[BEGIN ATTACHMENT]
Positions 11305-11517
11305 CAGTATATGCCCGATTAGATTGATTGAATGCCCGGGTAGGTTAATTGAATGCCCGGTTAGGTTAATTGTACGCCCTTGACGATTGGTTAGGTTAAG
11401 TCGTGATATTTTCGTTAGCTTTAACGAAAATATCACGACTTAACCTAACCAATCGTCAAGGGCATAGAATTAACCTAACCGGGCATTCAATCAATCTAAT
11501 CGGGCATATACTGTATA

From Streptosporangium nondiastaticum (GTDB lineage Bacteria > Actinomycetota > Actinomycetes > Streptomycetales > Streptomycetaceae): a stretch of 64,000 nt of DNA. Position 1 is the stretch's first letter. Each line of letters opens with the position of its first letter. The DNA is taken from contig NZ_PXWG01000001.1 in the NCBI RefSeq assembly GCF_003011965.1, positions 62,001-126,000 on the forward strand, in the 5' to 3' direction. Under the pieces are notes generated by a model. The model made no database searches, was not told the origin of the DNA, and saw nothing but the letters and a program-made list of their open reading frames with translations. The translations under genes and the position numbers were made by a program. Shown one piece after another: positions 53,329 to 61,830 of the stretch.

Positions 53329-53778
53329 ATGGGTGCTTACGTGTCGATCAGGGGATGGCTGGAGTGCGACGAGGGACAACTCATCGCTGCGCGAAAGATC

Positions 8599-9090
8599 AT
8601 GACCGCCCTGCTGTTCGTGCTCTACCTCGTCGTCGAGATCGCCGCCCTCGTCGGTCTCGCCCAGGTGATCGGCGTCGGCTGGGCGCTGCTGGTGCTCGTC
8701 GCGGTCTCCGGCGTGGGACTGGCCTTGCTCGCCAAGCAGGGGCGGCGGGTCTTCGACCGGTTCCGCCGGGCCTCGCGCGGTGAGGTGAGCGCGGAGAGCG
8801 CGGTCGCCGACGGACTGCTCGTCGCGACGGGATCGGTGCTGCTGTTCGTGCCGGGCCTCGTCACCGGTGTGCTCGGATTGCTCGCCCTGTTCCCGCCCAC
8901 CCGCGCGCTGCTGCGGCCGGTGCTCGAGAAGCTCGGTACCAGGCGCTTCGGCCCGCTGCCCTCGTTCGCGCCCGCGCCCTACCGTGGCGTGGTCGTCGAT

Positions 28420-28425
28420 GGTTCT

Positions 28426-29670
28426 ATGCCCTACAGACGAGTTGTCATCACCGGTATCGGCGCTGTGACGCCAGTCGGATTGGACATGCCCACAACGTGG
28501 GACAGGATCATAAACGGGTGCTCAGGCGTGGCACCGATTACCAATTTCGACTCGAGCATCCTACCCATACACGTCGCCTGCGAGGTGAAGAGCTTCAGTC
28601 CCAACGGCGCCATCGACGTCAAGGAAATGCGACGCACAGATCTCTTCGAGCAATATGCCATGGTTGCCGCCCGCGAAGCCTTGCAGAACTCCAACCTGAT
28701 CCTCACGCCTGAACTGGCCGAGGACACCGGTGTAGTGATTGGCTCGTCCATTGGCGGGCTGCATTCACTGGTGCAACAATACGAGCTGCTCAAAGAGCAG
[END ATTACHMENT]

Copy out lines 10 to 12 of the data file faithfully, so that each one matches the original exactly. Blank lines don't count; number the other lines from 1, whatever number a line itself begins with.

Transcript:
8601 GACCGCCCTGCTGTTCGTGCTCTACCTCGTCGTCGAGATCGCCGCCCTCGTCGGTCTCGCCCAGGTGATCGGCGTCGGCTGGGCGCTGCTGGTGCTCGTC
8701 GCGGTCTCCGGCGTGGGACTGGCCTTGCTCGCCAAGCAGGGGCGGCGGGTCTTCGACCGGTTCCGCCGGGCCTCGCGCGGTGAGGTGAGCGCGGAGAGCG
8801 CGGTCGCCGACGGACTGCTCGTCGCGACGGGATCGGTGCTGCTGTTCGTGCCGGGCCTCGTCACCGGTGTGCTCGGATTGCTCGCCCTGTTCCCGCCCAC